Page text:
Treasures of The Worshipful Company of Wheelwrights
Through the course of its history, the Company has amassed a collection of valuable items. At the Company Dinners some of these are often brought out and displayed so that the Liverymen of today and their guests can enjoy the precious relics of its past. Some of these treasures are shown below:
|The Bateman Charles II Tankard
This Charles II Tankard, dated London 1683 is engraved with the Company’s Coat of Arms, and was presented by Mathew Bateman, the Company’s Master in 1697. Its handle has a fish above it, with a bifurcated scroll thumbpiece.
|The Webb Flagon
The Webb Flagon, dated London 1849, was presented to the Company by Walter Webb, the Company’s Master in 1891. This silver flagon is profusely chased with strapwork, animal heads, shells and leafage. Its shows two bacchic masks and has a shallow-doomed cover with faceted finial and leaf scrolled handle.
|The Master's Goblets
These three gold goblets are used by the Master at Company Luncheons and Dinners.
They are in Elizabeth I style, each bearing the Company’s Coat of Arms in enamel. They were presented in 1962 to the Company by Lt. Col. R.L. Broad , the Company’s Master in 1965.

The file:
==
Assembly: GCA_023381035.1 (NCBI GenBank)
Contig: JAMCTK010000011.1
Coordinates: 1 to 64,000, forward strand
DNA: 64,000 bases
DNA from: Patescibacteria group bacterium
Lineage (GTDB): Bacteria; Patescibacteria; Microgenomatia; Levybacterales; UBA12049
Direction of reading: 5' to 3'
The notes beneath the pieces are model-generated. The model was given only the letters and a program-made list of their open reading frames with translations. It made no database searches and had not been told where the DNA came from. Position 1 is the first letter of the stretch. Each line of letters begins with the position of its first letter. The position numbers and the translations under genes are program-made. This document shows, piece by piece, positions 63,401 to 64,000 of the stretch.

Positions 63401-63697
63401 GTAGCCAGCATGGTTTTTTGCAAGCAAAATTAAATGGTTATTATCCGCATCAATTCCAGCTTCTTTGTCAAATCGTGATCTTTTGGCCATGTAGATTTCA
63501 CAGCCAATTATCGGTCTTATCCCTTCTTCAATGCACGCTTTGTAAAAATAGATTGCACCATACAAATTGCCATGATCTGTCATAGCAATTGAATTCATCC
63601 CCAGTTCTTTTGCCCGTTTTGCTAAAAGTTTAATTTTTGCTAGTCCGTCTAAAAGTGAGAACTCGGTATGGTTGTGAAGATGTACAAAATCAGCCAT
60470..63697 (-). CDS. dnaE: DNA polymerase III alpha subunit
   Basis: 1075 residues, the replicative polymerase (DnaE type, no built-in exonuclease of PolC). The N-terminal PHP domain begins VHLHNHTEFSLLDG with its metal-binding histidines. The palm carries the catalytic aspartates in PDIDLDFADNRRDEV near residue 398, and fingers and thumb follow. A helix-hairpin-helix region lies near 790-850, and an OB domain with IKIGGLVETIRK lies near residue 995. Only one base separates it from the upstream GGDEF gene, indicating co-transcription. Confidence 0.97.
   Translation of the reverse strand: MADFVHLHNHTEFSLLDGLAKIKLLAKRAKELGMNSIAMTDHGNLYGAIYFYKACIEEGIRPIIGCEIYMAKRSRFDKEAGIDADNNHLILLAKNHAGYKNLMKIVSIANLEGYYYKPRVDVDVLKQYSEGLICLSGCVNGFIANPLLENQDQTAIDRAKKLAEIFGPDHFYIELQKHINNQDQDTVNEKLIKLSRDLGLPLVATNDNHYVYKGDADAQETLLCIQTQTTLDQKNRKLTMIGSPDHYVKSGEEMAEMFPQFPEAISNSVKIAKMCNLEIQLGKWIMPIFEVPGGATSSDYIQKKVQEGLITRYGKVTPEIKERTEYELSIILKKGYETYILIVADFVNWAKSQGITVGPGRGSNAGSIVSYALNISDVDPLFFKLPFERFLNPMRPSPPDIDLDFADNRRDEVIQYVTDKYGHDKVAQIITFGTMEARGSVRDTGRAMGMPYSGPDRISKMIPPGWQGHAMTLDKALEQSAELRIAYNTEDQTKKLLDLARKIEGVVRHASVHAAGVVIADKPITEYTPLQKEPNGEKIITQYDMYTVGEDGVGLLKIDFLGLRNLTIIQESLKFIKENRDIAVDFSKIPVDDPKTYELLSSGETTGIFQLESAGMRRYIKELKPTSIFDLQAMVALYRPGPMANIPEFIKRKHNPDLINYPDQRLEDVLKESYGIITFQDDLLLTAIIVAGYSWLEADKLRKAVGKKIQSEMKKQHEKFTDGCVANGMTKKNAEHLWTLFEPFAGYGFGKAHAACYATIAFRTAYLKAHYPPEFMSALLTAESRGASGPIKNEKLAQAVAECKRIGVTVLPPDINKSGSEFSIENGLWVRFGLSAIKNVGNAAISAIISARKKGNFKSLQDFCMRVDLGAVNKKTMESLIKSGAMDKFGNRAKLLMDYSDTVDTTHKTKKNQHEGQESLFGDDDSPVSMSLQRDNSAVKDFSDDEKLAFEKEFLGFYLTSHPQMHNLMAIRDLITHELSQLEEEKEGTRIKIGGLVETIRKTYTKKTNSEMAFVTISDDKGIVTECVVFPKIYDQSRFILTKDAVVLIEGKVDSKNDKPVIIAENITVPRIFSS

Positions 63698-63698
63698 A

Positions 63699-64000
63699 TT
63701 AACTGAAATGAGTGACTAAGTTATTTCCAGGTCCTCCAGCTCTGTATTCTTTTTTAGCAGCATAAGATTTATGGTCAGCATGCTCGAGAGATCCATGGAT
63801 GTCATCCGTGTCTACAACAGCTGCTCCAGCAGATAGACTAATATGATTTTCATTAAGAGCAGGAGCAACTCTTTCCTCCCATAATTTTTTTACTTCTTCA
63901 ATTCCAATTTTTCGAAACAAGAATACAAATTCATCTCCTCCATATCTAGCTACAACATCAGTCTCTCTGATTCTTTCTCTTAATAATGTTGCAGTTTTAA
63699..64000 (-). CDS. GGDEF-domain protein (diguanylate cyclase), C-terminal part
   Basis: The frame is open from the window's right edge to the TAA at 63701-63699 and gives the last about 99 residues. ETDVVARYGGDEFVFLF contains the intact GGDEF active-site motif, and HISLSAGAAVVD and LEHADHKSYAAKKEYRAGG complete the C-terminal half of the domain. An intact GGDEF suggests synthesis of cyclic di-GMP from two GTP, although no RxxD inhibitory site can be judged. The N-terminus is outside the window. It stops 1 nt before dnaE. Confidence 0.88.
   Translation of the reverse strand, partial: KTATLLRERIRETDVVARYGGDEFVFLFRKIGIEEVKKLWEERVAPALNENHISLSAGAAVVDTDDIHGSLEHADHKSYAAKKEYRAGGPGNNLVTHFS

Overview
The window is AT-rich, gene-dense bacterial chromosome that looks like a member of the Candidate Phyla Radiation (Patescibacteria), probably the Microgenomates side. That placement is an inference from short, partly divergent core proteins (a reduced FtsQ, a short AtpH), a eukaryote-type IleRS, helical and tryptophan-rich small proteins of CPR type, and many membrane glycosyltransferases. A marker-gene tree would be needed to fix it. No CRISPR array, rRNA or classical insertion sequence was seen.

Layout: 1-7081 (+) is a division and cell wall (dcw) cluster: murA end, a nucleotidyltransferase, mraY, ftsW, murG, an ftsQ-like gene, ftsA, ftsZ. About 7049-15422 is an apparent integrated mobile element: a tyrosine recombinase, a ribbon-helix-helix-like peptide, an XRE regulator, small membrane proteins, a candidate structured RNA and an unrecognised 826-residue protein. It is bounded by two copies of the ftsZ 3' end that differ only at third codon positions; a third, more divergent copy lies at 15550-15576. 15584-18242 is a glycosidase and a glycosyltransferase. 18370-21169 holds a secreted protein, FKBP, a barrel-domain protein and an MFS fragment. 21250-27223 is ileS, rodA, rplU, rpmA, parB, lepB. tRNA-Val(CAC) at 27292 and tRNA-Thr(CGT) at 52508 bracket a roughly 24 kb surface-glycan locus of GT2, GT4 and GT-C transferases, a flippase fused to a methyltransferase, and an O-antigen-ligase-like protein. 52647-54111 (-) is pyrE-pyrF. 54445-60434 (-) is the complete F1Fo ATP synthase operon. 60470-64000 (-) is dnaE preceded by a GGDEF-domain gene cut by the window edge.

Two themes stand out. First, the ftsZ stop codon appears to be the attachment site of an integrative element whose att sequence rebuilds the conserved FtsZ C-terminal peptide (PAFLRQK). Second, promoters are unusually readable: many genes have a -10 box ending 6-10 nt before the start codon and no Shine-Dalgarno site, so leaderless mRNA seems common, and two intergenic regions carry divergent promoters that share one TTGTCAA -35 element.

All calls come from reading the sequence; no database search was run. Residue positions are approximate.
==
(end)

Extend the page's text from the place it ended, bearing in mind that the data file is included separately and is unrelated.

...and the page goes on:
|The Woodman Cups
This pair of matching Cups and Covers, dated London 1952, were presented to the Company by Andrew M. Woodman, the Company’s Master in 1954.
They are tapered and applied with an upper band of anthemions and leavy scrolls, have reeded handles and are engraved with the Company’s Coat of Arms.
|The Oyster Shell
This silver gilt Oyster Shell, dated London 1972, was presented to the Company by Sir Murray Fox, the Company’s Master in 1964 and Lord Mayor of London in 1974.
The hinged shell contains two pearls which reputedly represented his two daughters.
|The Bridges Cup
This fine and heavy gauge Cup and Cover is dated Birmingham 1817 and was presented to the Company by George Bridges.
It is of thistle form with heavy rims and a shallow cover with pomegranate finial. The two side handles are finely cast brachia masks.
|The Poor Box
A Company treasure need not always be made of a precious metal.
The Poor Box embodies the value of charity and charitable giving. The Poor Box is placed in front of the Master and Wardens at every Court Meeting. At Installation Court all members are required to make a donation with the amount so raised going equally to Providence Row and the Salvation Army.
It was made circa 1682 from oak from York Minster. It is in obelisk form, applied with metal strapwork, hinge and escutcheon and painted with the Company’s Coat of Arms.
The Mace is a symbol of authority. It is either carried by the Company’s Beadle, in procession where the Master of the Company is present, or laid on the table before him to identify the fact that he is empowered to act on the Company’s behalf.
This silver Beadles’ Mace Head (which rests on top of a wooden rod) was made in London by John Carter in 1774.
The Head bears the Company’s Coat of Arms and motto.